PRODUCTION EXPO 2014: Yoad Nevo is something of a renaissance man in the world of mixing and mastering. Having worked with acts like Pet Shop Boys, Goldfrapp, Moby and The Sugarbabes, Nevo operates out of his cutting-edge London studio complex, Nevo Sound (which also houses his breath-taking collection of analogue and digital synths).
In-demand for his production savvy and his technical know-how, Yoad Nevo has been involved in the design and development of numerous plug-ins in the Waves range. Given that he is also one of the most respected mastering-engineers in the country, MusicRadar sought some wisdom on the noble art of mastering from the man himself.
Why is mastering such a key part in the recording process?
"Obviously the traditional role of mastering in making records was and still is to even out the differences between the tracks that are due to different recording method, different studios, different producers and things like that. In the past twenty years or so there's also been a lot going on in the way of bringing up the level and making it as loud as possible - sometimes louder than possible!
"One of the main contributors to this phenomena is Waves, actually. When we did the L1 Ultramaximiser and later the L2, I would say that they made the whole thing more accessible. I think that mastering currently takes another role which is almost part of the production.
"So, you can do a lot to the sound of a record by taking some of the mastering techniques to the extreme allowing almost a stylistic statement to take place. This has gradually entered the production process in the past 10 to 15 years."
Is there more overlap between the mixing, producing, mastering disciplines these days?
"In a way, because a lot of people write the tracks into the sounds and the beats. They have the beats as the first part of the writing process then they just put some mastering plug-ins on everything, which squashes everything and makes it pumping.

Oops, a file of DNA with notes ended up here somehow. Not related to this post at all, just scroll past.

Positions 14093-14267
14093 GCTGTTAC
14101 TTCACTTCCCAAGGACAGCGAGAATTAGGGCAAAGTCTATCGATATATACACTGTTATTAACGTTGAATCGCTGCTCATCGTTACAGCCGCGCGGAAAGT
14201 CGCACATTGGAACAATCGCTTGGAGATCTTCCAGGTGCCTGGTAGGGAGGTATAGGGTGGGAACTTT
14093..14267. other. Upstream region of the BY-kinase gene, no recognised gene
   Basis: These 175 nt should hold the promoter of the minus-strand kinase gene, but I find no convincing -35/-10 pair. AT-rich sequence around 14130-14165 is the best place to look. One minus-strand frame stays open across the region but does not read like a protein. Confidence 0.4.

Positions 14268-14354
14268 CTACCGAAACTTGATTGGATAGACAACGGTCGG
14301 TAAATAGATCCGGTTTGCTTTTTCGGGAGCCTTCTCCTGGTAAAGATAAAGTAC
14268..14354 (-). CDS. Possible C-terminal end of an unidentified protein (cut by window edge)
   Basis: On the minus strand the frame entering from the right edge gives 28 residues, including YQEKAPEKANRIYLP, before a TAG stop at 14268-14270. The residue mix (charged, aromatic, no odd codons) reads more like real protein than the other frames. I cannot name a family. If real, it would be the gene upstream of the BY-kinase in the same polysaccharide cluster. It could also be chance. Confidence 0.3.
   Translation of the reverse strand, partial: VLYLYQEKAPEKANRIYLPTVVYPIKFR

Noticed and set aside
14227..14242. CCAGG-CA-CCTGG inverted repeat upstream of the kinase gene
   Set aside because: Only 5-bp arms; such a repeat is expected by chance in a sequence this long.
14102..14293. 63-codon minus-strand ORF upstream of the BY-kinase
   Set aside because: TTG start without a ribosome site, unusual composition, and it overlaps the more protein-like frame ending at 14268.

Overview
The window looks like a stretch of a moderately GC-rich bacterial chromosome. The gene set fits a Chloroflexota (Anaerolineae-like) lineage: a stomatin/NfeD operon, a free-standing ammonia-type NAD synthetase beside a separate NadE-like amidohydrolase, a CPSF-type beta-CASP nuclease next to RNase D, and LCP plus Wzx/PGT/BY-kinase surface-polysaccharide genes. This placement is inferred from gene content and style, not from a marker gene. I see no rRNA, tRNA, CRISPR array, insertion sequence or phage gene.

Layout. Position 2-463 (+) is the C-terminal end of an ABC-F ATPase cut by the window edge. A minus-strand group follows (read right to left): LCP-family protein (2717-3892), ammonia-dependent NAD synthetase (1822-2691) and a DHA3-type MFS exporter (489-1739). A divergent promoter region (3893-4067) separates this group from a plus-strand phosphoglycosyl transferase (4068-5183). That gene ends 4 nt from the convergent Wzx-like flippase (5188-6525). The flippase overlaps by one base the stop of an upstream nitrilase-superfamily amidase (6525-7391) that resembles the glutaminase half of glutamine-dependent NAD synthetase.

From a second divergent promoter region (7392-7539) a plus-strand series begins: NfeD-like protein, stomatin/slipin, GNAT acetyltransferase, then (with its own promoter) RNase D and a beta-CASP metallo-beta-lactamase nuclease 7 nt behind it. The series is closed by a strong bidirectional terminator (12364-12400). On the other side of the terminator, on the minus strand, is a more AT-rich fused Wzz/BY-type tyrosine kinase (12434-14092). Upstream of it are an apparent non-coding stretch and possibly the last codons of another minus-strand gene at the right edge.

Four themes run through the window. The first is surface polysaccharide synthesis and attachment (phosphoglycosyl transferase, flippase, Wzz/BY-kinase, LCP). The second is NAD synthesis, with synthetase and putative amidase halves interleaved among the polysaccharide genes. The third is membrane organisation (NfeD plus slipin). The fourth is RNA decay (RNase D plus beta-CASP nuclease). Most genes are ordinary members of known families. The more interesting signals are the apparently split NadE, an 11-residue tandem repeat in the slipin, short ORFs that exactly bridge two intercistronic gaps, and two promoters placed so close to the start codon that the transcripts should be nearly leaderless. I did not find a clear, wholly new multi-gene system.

"Two decades ago that would've been considered taboo, almost but now a lot of people are doing just that. Even if they end up re-producing the tracks, mixing them or getting them properly produced some of these elements stay because they're now part of the production.
"A lot of mix engineers apply mastering plug-ins to the mixes they send to be mastered and that also dictates some of the things you can and can't do during the mastering process."
How has your role changed in the shifting landscape of the music industry?
"For me, as a producer but also as someone who is very much involved in technology through plug-in and digital processor designing, those things go hand-in-hand so it hasn't all come as too much of a surprise to me.
"I think that creative people throughout history, whether in music or in other arts, were always using whatever they could in terms of technology. The same still applies to producers, mixers and mastering-engineers nowadays.
"I think it's very exciting that people use audio processors not necessarily in the way they were intended to be used by the people who designed them. That's the same, really as back in The Beatles day when they experimented in the studio, only today the technology is different and the possibilities are endless."
Goldfrapp - Strict Machine
Has it been important for you to be involved from the outset in the design and creation of plug-ins?